[Python-Dev] 2.4a2, and @decorators
James Y Knight
foom at fuhm.net
Tue Aug 3 21:08:43 CEST 2004
On Aug 3, 2004, at 10:40 AM, Guido van Rossum wrote:
> I have a gut feeling about this one. I'm not sure where it comes
> from, but I have it.
I guess I have the opposite gut feeling: special classes of expressions
in the grammar are always bad. Michael Chermside's message said this
better than I can.
Heck, even 'except' can take an arbitrary expression as an argument!
Now I'm damn sure I'd never write code that says
except FooError and f() or MyErrors:
because that would be insane, but I'm glad python doesn't restrict the
argument to some strange subset of expressions that someone decided
were approved! Consistency of grammar is a key feature, even when it
allows users to write insane programs.
> It may be that I want the compiler to be able to
> recognize certain decorators.
If I understand what you're saying, it seems that you're thinking the @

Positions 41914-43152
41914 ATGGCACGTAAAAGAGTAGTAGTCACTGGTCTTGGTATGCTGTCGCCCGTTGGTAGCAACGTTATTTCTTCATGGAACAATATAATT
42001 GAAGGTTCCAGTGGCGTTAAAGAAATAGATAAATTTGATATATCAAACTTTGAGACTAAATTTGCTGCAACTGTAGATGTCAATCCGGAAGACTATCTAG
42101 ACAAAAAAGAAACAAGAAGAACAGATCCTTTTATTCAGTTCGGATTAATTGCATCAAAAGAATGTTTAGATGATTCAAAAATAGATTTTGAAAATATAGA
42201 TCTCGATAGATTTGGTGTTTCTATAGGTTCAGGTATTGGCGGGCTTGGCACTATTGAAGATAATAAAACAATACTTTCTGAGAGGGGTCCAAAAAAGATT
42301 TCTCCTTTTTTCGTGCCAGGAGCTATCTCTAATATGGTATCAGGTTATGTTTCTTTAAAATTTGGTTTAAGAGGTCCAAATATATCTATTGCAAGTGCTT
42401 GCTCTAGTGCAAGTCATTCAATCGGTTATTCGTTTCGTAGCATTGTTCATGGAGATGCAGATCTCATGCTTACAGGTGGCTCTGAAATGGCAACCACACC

form should be more a static declaration, not a dynamically evaluated
expression, so that the compiler can reason about it without running
code. However, that isn't the case even now, and if it was, it wouldn't
fit in with the rest of the python language very well. Definitely an
interesting idea, but I think it would require the @'s argument to be a
compile-time macro, instead of a run-time expression. And python
doesn't have compile-time macros. With @ taking a runtime expression, I
don't see how the compiler could possibly do anything with its
argument. Nothing can be guaranteed.
As a postscript, I must say I am alarmed by some comments others have
used to justify the current restricted state. In particular
(paraphrased), "it's good because it keeps people from using lambda",
and "it's good because it keeps people from doing '@1+1' by mistake.
For the first: you hate lambdas so much? They are in python --
arbitrarily forbidding their use in certain expressions because you
don't like them is pretty strange. For the second: You want to do type
checking via syntax error?! *That* is insanity. And it doesn't even
work well (of course).
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